Résumé Aim Identifying the main factors affecting the spatial distribution of marine predators is essential in order to evaluate their distribution patterns, predict the potential impact of human activities on their populations and design accurate management actions. This information is also valuable from a more general management perspective, as marine predators are often considered indicators of habitat quality. In this context, we aimed to determine the degree to which environmental features, prey availability and human activities interact and influence spatial distribution of two marine mesopredator elasmobranchs, the small-spotted catshark (Scyliorhinus canicula) and the Mediterranean starry ray (Raja asterias), living in a highly human-exploited environment. Location Mediterranean Sea. Methods With information obtained from an extended experimental survey, we investigated the relative importance of environmental variables, prey availability and human activities on the spatial distribution of the abundance, biomass and occurrence rate of these marine mesopredators using deviance partitioning analyses. Results Our results revealed that environmental variables were the most important factors explaining the spatial distribution of Mediterranean starry ray, whereas small-spotted catshark distribution was also influenced by prey availability and human factors. From a management point of view, these findings suggest that Mediterranean starry ray could be a good candidate as an indicator species of demersal environmental quality. On the other hand, the distribution of the small-spotted catshark, which responds in an interactive and complex way to environment, prey availability and particular human activities, may be misleading as an environmental indicator. Main conclusions The spatial distribution of elasmobranchs in highly human-impacted marine areas can reflect the interactive and combined effects of multiple factors. To avoid misunderstandings, attention should be paid to statistical procedures allowing the separation of pure and joint contribution of the factors driving the observed spatial patterns.  
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  Éditeur de collection Titre de collection Titre de collection Abrégé  
  Volume de collection Numéro de collection Edition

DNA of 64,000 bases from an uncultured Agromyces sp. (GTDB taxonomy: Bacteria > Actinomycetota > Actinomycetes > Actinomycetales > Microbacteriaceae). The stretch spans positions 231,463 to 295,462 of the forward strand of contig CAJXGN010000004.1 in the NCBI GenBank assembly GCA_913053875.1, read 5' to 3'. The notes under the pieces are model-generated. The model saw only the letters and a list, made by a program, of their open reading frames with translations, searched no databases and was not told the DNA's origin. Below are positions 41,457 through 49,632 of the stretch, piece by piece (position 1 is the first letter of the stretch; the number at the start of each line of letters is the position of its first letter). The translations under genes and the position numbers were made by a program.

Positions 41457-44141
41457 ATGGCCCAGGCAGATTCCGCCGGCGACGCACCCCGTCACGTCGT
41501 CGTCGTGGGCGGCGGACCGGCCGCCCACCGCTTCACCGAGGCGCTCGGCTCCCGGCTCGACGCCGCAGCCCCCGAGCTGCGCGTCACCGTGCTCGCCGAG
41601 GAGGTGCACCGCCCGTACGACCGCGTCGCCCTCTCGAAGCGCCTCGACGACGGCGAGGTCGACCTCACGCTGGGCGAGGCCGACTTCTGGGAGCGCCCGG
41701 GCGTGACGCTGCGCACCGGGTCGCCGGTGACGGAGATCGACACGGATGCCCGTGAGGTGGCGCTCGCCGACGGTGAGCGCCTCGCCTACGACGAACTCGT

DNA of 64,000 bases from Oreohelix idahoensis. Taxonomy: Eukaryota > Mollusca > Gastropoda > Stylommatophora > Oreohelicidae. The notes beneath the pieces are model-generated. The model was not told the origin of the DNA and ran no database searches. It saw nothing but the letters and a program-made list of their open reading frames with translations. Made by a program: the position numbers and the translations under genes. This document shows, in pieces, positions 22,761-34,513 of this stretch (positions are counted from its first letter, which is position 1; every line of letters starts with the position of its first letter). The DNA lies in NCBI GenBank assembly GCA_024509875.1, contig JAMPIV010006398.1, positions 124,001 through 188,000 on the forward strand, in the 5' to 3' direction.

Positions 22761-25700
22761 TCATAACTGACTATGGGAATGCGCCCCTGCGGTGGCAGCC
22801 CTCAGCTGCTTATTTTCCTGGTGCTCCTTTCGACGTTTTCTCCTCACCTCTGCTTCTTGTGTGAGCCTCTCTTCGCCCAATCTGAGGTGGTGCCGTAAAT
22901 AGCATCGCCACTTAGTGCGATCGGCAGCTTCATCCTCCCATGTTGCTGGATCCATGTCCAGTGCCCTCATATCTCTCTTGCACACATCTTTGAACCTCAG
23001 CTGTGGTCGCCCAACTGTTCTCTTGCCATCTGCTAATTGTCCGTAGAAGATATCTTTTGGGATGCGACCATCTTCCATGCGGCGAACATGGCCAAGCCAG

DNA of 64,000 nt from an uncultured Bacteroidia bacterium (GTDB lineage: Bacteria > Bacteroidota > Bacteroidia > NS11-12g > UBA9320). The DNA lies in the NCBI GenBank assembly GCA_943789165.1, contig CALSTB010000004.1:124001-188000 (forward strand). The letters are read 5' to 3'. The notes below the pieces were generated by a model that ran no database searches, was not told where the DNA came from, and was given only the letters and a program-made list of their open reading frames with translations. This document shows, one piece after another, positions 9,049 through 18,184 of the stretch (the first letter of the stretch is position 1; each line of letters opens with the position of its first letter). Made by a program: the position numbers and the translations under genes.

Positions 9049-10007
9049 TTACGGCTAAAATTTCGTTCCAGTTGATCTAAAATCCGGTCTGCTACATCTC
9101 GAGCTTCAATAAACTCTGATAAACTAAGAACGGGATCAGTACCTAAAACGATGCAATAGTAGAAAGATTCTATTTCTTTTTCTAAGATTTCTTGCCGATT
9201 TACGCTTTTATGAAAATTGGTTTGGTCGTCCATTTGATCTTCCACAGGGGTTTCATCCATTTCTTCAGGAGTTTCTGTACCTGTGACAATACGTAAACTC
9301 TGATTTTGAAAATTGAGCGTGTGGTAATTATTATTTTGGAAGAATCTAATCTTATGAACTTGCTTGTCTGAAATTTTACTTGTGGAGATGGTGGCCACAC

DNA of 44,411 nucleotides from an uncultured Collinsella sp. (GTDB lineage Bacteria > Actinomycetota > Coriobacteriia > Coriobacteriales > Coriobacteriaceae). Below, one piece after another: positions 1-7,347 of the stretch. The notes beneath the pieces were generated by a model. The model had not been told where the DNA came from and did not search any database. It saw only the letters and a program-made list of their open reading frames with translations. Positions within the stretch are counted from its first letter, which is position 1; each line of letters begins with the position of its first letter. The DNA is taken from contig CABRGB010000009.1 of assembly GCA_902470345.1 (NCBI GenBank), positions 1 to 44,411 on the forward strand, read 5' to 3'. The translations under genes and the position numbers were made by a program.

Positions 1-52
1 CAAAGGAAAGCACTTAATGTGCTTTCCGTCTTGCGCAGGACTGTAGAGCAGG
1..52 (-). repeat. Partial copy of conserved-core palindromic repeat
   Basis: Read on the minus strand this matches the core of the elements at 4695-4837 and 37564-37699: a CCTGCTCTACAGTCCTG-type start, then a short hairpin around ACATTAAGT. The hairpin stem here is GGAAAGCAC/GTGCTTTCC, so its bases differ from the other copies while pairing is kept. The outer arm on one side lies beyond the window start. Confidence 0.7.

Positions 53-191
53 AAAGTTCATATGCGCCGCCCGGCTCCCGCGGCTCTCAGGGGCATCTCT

ISSN 1365-2699 ISBN Médium  
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  Numéro d'Appel MARBEC @ alain.herve @ collection 1538  
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Auteur Escalle, L.; Pennino, M.G.; Gaertner, D.; Chavance, P.; Delgado de Molina, A.; Demarcq, H.; Romanov, E.; Mérigot, B. url  doi
openurl 
  Titre Environmental factors and megafauna spatio-temporal co-occurrence with purse-seine fisheries Type Article scientifique
  Année 2016 Publication Revue Abrégée Fish. Oceanogr.  
  Volume 25 Numéro 4 Pages (down) 433-447  
  Mots-Clés cetaceans; Eastern Atlantic Ocean; generalized additive models-boosted regression trees; marine conservation; purse-seine fishery; residual autocovariate; Western Indian Ocean; whale sharks  
  Résumé Tropical tuna purse-seine fisheries spatially co-occur with various megafauna species, such as whale sharks, dolphins and baleen whales in all oceans of the world. Here, we analyzed a 10-year (2002–2011) dataset from logbooks of European tropical tuna purse-seine vessels operating in the tropical Eastern Atlantic and Western Indian Oceans, with the aim of identifying the principle environmental variables under which such co-occurrence appear. We applied a Delta-model approach using Generalized Additive Models (GAM) and Boosted Regression Trees (BRT) models, accounting for spatial autocorrelation using a contiguity matrix based on a residuals autocovariate (RAC) approach. The variables that contributed most in the models were chlorophyll-a concentration in the Atlantic Ocean, as well as depth and monsoon in the Indian Ocean. High co-occurrence between whale sharks, baleen whales and tuna purse-seine fisheries were mostly observed in productive areas during particular seasons. In light of the lack of a full coverage scientific observer on board program, the large, long-term dataset obtained from logbooks of tuna purse-seine vessels is highly important for identifying seasonal and spatial co-occurrence between the distribution of fisheries and megafauna, and the underlying environmental variables. This study can help to design conservation management measures for megafauna species within the framework of spatial fishery management strategies.  
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  Éditeur de collection Titre de collection Titre de collection Abrégé  
  Volume de collection Numéro de collection Edition  
  ISSN 1365-2419 ISBN Médium  
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  Numéro d'Appel MARBEC @ isabelle.vidal-ayouba @ collection 1587